Based on said findings, the Office of the Court Administrator, in its Memorandum dated May 10, 1995, made the following recommendations:chanrob1es virtual 1aw library

    Judge Rodolfo R. De Guzman has been in the government service, exclusively as Judge since June 1, 1971 more than 23 years and being more than 60 years of age, born on November 25, 1934, is qualified to the benefits of RA 910, as amended, should he apply for retirement under said law. To date no such application was ever received by this office.

    It is also worth mentioning that Judge Rodolfo R. De Guzman has five (5) pending administrative cases against him, viz:chanrob1es virtual 1aw library

    1. R-73 MJT — Falsification of Records;

    2. R-91 MJT — Ignorance of the Law;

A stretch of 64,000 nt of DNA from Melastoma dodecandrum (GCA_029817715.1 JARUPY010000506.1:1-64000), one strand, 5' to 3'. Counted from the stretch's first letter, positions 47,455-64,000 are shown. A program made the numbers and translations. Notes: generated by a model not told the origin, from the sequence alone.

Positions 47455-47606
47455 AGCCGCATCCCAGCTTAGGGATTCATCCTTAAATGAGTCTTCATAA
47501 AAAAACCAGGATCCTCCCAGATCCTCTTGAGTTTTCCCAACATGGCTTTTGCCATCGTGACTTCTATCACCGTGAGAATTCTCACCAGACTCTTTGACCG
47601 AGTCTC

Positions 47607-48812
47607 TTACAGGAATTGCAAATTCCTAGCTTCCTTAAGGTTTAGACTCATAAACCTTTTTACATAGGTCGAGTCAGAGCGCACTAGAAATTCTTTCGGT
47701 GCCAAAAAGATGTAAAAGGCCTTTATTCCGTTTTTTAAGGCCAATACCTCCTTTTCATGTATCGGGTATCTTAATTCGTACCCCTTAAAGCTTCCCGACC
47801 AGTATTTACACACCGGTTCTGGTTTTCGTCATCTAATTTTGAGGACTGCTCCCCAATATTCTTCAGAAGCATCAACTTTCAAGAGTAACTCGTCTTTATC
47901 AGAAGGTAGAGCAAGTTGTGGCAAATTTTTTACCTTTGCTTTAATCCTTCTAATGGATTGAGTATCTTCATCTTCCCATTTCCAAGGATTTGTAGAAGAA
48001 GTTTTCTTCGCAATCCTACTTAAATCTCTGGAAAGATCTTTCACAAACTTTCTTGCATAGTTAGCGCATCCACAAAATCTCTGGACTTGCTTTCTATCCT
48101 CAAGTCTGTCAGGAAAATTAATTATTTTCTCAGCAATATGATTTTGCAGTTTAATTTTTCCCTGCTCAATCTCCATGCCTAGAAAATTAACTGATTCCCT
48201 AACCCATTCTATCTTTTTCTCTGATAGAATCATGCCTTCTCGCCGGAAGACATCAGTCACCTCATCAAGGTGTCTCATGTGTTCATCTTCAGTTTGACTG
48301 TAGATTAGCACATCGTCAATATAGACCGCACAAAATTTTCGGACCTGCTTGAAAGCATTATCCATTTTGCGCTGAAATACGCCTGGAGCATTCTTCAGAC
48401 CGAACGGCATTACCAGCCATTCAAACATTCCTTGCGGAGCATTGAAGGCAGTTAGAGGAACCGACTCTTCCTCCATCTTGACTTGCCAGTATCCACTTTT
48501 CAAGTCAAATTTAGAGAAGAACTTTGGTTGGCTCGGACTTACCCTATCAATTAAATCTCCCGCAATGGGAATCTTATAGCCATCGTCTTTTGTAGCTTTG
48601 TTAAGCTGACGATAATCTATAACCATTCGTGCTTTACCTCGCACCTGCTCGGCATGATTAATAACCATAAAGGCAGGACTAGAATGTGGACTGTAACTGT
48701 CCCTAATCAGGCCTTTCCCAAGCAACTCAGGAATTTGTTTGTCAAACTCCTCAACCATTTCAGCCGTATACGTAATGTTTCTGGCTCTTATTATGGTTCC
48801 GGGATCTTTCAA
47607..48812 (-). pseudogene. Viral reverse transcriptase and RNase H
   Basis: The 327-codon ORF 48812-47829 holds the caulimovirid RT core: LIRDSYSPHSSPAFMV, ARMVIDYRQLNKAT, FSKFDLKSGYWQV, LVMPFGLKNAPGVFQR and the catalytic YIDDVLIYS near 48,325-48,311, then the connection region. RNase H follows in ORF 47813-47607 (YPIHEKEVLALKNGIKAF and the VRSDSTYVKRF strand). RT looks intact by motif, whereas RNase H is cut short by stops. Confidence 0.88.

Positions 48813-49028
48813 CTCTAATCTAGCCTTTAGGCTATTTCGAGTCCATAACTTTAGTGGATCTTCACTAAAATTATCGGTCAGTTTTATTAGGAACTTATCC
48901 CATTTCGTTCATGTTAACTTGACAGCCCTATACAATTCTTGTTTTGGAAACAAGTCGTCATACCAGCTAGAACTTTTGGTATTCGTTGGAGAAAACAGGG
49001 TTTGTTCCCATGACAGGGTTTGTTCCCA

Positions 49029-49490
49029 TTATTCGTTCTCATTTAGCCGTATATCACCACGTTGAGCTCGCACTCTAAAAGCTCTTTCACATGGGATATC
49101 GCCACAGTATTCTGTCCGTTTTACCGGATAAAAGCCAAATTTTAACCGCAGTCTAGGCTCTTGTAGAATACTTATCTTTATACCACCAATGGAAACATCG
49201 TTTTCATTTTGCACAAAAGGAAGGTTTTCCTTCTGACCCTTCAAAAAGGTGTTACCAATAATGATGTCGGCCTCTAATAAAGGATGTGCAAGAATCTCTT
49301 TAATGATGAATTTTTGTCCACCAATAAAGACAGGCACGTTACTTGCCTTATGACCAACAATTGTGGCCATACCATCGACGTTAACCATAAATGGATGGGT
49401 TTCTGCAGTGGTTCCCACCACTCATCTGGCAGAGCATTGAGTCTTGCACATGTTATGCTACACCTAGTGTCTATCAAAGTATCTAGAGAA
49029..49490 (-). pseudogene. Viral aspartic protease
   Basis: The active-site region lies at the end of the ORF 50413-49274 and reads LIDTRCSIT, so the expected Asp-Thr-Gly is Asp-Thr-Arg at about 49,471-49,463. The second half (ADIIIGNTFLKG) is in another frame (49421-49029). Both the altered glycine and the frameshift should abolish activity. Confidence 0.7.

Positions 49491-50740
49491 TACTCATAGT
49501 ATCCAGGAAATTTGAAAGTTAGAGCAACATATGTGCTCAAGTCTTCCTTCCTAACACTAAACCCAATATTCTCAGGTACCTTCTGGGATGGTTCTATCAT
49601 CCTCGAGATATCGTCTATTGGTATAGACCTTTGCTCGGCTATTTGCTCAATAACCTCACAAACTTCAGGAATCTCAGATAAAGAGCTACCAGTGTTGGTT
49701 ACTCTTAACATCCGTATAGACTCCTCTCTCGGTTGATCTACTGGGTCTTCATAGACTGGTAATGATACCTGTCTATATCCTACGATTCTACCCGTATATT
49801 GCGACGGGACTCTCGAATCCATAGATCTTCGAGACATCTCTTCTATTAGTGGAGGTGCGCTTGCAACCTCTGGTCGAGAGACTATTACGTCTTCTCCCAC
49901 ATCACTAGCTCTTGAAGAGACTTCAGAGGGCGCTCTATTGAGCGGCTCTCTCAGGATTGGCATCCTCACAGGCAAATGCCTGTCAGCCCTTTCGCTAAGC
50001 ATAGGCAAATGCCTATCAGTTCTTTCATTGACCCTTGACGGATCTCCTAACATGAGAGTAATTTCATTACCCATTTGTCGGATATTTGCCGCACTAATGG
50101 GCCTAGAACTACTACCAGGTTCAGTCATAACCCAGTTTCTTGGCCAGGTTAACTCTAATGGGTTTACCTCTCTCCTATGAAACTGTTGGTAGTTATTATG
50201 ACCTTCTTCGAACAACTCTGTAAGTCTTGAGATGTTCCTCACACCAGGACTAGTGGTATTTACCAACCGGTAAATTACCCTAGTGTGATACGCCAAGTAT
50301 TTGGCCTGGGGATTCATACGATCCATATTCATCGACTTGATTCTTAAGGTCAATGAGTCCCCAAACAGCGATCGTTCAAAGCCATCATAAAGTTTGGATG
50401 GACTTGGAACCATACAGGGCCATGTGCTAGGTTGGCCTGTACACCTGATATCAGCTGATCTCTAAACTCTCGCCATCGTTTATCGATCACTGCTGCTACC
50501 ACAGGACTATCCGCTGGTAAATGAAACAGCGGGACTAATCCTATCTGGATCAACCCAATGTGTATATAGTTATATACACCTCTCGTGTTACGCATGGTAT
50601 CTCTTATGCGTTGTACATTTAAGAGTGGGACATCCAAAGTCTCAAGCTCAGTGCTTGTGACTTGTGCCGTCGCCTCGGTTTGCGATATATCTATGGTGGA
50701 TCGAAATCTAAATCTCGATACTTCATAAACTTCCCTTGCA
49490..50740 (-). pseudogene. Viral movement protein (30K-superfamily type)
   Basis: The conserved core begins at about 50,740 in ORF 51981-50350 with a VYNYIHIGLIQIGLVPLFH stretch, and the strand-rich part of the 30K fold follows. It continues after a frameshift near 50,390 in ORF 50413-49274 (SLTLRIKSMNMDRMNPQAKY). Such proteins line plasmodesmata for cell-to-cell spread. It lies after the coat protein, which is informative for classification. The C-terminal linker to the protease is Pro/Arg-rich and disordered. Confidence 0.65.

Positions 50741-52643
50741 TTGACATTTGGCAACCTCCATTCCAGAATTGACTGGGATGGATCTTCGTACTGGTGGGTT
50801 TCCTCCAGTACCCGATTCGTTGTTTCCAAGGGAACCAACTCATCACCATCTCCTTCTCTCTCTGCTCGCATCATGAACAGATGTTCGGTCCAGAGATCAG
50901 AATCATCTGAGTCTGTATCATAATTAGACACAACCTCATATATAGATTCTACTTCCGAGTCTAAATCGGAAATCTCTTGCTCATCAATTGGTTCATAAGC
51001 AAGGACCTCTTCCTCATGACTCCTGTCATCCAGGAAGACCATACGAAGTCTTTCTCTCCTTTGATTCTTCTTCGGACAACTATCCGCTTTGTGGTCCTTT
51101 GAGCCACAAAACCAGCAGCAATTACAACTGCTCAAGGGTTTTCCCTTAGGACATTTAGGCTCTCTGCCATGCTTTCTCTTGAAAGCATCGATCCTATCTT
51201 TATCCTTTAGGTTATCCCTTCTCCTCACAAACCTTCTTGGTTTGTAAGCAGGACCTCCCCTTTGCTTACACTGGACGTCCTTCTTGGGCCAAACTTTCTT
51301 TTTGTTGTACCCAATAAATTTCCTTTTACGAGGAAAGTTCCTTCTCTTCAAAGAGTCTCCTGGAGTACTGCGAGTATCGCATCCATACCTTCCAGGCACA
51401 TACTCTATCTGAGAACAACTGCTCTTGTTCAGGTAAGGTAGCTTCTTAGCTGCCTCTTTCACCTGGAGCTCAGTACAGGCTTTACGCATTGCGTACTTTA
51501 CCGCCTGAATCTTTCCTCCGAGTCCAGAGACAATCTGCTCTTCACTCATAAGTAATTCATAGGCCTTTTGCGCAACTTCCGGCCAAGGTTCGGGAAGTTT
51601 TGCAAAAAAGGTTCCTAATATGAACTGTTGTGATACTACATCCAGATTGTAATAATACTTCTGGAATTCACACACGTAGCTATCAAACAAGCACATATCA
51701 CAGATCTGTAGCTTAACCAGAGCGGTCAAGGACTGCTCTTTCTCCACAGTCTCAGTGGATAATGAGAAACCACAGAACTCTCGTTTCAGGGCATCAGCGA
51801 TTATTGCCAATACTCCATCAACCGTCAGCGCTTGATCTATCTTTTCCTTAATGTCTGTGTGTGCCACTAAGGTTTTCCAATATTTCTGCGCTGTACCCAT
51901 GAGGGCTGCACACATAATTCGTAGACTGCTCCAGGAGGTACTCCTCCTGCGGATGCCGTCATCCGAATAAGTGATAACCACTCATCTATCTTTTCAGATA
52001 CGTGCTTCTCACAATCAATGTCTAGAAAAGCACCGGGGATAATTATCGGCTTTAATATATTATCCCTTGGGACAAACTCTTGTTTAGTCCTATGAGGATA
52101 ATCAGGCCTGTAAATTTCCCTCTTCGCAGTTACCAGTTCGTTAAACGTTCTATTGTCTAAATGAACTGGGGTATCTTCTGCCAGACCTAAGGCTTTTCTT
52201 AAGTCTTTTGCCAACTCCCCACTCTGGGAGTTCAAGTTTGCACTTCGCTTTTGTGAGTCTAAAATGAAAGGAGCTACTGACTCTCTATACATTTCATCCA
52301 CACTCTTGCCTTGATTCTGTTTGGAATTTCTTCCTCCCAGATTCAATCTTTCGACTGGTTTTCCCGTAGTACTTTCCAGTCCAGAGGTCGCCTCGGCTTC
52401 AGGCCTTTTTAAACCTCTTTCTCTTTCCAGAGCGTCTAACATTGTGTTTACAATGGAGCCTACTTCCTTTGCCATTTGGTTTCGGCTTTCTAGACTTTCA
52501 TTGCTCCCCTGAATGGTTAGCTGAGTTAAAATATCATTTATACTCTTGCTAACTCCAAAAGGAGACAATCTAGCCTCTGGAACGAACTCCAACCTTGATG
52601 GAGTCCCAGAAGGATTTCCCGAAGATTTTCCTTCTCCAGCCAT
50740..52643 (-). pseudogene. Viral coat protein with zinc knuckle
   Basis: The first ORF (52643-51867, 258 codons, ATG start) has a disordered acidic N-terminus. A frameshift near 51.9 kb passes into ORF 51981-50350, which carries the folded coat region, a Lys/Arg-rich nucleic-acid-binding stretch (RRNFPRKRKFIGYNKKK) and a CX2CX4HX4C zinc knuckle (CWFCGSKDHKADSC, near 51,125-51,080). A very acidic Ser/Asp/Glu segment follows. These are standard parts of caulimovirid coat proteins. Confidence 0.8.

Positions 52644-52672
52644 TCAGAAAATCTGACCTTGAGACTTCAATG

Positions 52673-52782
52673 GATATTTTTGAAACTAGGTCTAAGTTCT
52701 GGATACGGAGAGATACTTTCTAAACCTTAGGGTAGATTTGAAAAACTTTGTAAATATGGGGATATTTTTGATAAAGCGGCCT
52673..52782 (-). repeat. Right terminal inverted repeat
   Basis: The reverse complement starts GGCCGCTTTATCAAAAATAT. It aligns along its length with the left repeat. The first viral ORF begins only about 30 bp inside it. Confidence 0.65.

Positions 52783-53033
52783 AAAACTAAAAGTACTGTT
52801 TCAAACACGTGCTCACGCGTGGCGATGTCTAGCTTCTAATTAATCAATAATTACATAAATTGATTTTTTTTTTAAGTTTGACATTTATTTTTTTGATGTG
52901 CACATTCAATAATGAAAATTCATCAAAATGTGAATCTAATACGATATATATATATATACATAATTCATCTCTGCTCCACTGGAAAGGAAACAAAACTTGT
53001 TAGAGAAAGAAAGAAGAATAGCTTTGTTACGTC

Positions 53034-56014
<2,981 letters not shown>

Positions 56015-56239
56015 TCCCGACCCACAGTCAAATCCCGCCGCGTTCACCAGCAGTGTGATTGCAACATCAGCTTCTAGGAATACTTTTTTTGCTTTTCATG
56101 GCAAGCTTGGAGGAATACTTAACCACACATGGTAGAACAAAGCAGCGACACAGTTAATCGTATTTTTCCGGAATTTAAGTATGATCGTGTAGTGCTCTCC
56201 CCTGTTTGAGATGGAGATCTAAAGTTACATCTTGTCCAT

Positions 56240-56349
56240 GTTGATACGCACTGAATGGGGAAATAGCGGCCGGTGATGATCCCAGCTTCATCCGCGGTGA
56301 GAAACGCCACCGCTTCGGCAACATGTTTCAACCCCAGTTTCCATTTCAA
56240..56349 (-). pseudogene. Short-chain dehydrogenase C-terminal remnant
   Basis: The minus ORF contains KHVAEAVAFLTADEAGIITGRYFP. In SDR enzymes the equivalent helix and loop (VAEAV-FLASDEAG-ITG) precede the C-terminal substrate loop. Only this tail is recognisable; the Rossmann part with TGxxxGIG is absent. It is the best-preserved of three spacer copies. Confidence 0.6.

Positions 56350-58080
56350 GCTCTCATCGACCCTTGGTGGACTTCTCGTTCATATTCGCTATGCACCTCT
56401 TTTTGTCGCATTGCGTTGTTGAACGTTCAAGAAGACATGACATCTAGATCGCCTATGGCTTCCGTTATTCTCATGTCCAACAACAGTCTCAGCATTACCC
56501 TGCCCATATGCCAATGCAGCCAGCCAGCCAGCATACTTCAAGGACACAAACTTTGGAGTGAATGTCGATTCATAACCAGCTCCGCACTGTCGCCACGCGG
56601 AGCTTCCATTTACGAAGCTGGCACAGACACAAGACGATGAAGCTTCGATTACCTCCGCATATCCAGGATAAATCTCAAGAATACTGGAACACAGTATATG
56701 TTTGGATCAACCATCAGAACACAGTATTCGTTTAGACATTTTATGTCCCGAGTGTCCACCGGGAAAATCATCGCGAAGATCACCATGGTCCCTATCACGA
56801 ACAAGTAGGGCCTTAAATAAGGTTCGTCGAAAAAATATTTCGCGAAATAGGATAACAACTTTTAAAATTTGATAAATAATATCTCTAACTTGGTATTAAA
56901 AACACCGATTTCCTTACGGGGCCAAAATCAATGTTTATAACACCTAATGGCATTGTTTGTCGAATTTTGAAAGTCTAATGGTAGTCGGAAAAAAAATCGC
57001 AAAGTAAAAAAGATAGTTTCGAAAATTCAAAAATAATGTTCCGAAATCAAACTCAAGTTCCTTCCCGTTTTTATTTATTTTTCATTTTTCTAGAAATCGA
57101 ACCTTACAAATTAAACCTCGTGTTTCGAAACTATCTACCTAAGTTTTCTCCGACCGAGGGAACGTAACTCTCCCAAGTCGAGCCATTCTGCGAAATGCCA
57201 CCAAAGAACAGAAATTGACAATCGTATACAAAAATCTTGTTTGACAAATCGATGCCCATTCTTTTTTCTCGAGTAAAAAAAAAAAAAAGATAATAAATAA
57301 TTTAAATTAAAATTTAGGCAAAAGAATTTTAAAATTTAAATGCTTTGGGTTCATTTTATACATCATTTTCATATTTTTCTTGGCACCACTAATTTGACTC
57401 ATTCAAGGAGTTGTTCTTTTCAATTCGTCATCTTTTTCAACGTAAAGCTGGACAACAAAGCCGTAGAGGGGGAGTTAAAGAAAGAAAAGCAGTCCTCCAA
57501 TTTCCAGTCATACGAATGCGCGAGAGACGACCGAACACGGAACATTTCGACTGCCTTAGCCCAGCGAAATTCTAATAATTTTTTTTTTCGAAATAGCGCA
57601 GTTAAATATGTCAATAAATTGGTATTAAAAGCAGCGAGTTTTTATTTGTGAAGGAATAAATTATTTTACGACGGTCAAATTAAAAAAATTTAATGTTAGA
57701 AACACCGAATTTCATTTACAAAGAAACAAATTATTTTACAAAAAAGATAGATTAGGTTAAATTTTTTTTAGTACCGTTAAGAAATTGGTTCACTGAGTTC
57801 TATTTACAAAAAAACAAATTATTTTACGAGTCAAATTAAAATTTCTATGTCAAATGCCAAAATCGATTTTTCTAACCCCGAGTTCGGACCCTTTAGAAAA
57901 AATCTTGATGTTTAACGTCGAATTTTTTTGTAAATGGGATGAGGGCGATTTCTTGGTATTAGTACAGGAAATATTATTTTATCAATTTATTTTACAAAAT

3. R-328 MJT — Ignorance of the Law;

    4. MJT-89-288 — Corrupt Practices;

    5. MJT-93-850 — Gross Ignorance of the Law.

    Recommendation:chanrob1es virtual 1aw library

    In view of the above findings, it is respectfully recommended that:chanrob1es virtual 1aw library

    1. Whatever retirement benefits due Judge Rodolfo De Guzman be withheld to answer for any penalty that may be imposed by the Court for:chanrob1es virtual 1aw library

    a) Not deciding Criminal Case No. 23-94 which has been deemed submitted beyond the 90 day period;

    b) No initial action was ever taken on Criminal Cases Nos. 05-95, 07-95, 66-94, 95-94, 90-94, and 59-94; and

    c) No further action was taken on the Criminal Cases after Warrants of Arrest were issued against the accused, and after service of which were returned unserved.